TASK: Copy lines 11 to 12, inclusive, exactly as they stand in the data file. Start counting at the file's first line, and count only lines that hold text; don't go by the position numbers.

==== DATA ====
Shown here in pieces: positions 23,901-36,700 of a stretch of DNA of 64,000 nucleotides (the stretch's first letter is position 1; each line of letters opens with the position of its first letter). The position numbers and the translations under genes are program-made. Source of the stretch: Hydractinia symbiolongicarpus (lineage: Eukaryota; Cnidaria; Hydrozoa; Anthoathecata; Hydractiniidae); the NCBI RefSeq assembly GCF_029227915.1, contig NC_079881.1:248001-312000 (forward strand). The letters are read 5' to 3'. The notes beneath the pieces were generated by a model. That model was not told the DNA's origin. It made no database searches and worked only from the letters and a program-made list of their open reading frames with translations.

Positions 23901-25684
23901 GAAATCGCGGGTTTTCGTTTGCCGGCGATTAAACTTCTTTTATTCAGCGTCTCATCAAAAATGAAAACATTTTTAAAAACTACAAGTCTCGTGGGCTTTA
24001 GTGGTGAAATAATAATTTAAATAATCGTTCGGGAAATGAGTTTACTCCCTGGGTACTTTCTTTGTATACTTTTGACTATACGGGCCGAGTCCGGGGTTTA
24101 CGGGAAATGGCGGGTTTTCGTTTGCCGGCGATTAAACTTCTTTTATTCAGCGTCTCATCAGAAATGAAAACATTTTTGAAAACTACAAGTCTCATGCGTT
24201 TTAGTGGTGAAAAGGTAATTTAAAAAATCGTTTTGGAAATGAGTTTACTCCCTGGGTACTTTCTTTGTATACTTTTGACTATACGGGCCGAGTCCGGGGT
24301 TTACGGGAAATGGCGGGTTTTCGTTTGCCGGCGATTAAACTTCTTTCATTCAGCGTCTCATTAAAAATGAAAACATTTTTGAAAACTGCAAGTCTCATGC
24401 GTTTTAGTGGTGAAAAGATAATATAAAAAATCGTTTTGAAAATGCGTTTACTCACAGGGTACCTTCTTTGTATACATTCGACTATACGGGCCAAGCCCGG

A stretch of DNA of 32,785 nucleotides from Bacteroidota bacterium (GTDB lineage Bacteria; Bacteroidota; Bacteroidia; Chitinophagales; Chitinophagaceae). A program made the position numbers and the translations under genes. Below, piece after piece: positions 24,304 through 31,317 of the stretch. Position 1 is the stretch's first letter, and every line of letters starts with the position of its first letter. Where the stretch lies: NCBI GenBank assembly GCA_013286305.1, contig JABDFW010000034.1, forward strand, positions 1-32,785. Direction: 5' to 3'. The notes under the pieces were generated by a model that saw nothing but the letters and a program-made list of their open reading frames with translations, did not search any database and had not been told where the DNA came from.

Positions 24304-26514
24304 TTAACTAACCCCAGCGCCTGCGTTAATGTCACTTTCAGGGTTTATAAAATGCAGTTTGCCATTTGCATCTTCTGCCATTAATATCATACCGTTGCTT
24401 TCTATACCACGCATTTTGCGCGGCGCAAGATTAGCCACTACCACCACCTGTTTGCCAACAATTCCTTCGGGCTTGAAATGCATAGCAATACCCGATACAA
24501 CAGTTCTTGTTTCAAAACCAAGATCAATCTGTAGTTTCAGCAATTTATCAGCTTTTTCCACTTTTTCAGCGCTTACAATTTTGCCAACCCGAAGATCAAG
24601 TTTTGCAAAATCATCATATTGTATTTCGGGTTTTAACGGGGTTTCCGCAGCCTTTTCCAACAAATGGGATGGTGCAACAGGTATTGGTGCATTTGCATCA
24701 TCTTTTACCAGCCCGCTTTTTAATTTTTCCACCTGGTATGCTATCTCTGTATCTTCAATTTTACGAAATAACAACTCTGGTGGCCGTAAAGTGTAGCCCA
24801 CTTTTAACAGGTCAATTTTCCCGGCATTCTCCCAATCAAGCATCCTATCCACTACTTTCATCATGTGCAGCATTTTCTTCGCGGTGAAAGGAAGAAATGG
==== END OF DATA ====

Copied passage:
24304 TTAACTAACCCCAGCGCCTGCGTTAATGTCACTTTCAGGGTTTATAAAATGCAGTTTGCCATTTGCATCTTCTGCCATTAATATCATACCGTTGCTT
24401 TCTATACCACGCATTTTGCGCGGCGCAAGATTAGCCACTACCACCACCTGTTTGCCAACAATTCCTTCGGGCTTGAAATGCATAGCAATACCCGATACAA